It is shown that the method (1) converges to the root. The computational efficiency index is 1.513 which is bigger than the index of NM 1.414 and the index of VNM 1.442. The method constructed in this paper is more efficient and performs better than classical Newton’s method and the method presented by [1,10,14].

Table 1. Comparison of some iterative methods.

N: Numbers of iterations; NOFE: Numbers of function evaluations.

5. Acknowledgements

This paper was supported by the NNSF (10961020), the Chunhui Project of Chinese Ministry of Education (Z2009-1-81007), the 135 Talent Project of Qinghai Province and the Foundation of the Chinese Nationality Committee (10QH03).

Conflicts of Interest

The authors declare no conflicts of interest.

[1] | J. F. Traub, “Iterative Methods for Solutions of Equations,” Prentice-Hall, Upper Saddle River, 1964. |

[2] | C. Chun, “Some Third-Order Families of Iterative Methods for Solving Nonlinear Equations,” Applied Mathematics and Computation, Vol. 188, No. 1, 2007, pp. 924-933. doi:10.1016/j.amc.2006.09.113 |

[3] | C. Chun and Y. M. Ham, “Some Second-Derivative-Free of Super-Halley Method with Fourth-Order Convergence,” Applied Mathematics and Computation, Vol. 195, No. 2, 2008, pp. 532-541. doi:10.1016/j.amc.2007.05.003 |

[4] | M. T. Darvish and A. Barati, “A Third-Order NewtonType Method to Solve Systems of Nonlinear Equations,” Applied Mathematics and Computation, Vol. 187, No. 2, 2007, pp. 630-635. doi:10.1016/j.amc.2006.08.080 |

[5] | M. T. Darvish, “A Two-Step High-Order Newton-Like Method to Solve Systems of Nonlinear Equations,” International Journal of Pure and Applied Mathematics, Vol. 57, No. 4, 2009, pp. 543-555. |

[6] | M. T. Darvishi, “Some Three-Step Iterative Methods Free from Second Order Derivative for Finding Solutions of Systems of Nonlinear Equations,” International Journal of Pure and Applied Mathematics, Vol. 57, No. 4, 2009, pp. 557-573. |

[7] | M. Frontini and E. Sormani, “Third-Order Methods from Quadrature Formulae for Solving Systems of Nonlinear Equations,” Applied Mathematics and Computation, Vol. 149, No. 3, 2004, pp. 771-782. doi:10.1016/S0096-3003(03)00178-4 |

[8] | H. H. H. Homeier, “On Newton-Type Methods for Multiple Roots with Cubic Convergence,” Journal of Computational and Applied Mathematics, Vol. 231, No. 1, 2009, pp. 249-254. doi:10.1016/j.cam.2009.02.006 |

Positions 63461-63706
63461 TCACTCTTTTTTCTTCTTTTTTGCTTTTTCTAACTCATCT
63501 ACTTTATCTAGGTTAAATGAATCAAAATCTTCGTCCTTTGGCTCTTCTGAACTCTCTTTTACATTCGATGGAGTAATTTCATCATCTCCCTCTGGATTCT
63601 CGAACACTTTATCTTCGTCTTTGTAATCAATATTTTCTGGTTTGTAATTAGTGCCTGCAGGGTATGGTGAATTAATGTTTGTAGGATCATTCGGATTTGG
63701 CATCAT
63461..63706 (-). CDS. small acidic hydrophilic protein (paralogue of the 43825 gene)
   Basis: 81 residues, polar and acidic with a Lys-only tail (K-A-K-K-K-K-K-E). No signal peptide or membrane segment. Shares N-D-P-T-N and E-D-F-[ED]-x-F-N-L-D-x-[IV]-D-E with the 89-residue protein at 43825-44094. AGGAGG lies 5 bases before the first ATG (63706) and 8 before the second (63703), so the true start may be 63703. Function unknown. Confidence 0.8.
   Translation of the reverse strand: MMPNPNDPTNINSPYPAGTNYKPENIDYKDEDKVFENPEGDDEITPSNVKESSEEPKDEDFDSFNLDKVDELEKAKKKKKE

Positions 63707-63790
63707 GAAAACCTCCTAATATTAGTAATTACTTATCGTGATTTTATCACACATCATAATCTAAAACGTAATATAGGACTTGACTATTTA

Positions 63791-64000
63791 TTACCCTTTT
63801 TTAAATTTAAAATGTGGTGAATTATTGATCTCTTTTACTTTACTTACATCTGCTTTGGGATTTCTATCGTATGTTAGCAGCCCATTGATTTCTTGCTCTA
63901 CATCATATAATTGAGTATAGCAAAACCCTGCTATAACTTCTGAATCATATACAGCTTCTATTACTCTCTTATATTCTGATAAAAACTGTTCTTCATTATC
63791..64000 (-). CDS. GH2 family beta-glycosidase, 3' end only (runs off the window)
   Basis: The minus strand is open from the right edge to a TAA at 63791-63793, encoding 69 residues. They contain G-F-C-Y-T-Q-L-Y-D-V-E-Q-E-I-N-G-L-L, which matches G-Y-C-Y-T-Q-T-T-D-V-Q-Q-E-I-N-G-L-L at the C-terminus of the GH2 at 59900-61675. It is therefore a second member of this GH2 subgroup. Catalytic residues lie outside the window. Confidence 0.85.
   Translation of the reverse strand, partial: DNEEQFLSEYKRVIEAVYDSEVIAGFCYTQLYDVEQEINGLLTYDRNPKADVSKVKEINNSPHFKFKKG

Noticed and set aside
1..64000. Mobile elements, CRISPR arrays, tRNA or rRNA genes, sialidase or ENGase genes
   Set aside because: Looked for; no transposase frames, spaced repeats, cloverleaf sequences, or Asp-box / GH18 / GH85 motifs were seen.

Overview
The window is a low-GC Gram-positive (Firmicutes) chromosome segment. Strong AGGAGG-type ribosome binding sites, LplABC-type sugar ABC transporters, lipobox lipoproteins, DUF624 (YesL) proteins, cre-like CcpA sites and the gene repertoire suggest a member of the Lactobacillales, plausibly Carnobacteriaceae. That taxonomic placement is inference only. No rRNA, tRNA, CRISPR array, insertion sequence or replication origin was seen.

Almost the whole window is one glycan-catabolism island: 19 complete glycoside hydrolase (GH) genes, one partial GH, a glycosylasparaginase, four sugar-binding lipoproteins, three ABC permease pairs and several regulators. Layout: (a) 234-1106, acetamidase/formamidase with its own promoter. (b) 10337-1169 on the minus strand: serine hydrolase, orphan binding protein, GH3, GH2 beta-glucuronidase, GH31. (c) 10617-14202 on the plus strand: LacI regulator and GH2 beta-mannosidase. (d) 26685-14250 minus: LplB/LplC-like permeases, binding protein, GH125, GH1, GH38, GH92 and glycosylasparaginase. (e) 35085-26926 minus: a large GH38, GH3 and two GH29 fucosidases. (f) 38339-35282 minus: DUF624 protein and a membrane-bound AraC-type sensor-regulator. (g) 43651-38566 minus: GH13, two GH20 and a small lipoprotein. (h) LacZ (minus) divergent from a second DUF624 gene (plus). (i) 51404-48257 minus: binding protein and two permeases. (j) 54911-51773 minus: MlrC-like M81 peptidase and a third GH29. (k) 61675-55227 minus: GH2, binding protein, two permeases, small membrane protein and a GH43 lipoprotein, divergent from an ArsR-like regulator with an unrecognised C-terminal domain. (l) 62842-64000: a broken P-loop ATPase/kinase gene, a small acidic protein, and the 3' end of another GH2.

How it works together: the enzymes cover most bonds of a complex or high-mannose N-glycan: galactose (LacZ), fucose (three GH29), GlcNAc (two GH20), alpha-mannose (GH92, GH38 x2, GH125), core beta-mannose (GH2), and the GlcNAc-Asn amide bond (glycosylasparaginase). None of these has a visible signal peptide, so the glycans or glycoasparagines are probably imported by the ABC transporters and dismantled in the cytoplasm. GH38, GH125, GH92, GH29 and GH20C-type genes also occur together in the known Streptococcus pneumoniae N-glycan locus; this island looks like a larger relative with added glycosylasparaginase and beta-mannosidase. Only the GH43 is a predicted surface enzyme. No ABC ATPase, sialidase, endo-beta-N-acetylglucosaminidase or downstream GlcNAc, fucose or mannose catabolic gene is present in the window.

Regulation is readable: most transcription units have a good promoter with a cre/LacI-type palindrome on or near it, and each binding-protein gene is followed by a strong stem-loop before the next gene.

[9] | J. Kou, Y. Li and X. Wang, “An Improvement of the Jarratt Method,” Applied Mathematics and Computation, Vol. 189, No. 2, 2007, pp. 1816-1821. doi:10.1016/j.amc.2006.12.062 |

[10] | Y.-I. Kim and C. Chun, “New Twelfth-Order Modifications of Jarratt’s Method for Solving Nonlinear Equations,” Studies in Nonlinear Sciences, Vol. 1, No. 1, 2010, pp. 14-18. |

[11] | F. Liang, G. P. He and Z. Y. Hu, “A Cubically Convergent Newton-Type Method under Weak Conditions,” Journal of Computational and Applied Mathematics, Vol. 220, No. 1-2, 2008, pp. 409-412. doi:10.1016/j.cam.2007.08.013 |

[12] | M. A. Noor and K. I. Noor, “Modified Iterative Methods with Cubic Convergence for Solving Nonlinear Equations,” Applied Mathematics and Computation, Vol. 184, No. 2, 2007, pp. 322-325. doi:10.1016/j.amc.2006.05.155 |

[13] | J. R. Sharma, R. K. Guha and R. Sharma, “Improved Ostrowski-Like Methods Based on Cubic Curve Interpolation,” Applied Mathematics, Vol. 2, No. 7, 2011, pp. 816-823. doi:10.4236/am.2011.27109 |

[14] | S. Weerakoon and T. G. I. Fernando, “A Variant of Newton’s Method with Accelerated Third-Order Convergence,” Applied Mathematics Letter, Vol. 13, No. 8, 2000, pp. 87-93. doi:10.1016/S0893-9659(00)00100-2 |

Journals Menu

Contact us

+1 323-425-8868 | |

customer@scirp.org | |

+86 18163351462(WhatsApp) | |

1655362766 | |

Paper Publishing WeChat |

Copyright © 2024 by authors and Scientific Research Publishing Inc.

This work and the related PDF file are licensed under a Creative Commons Attribution 4.0 International License.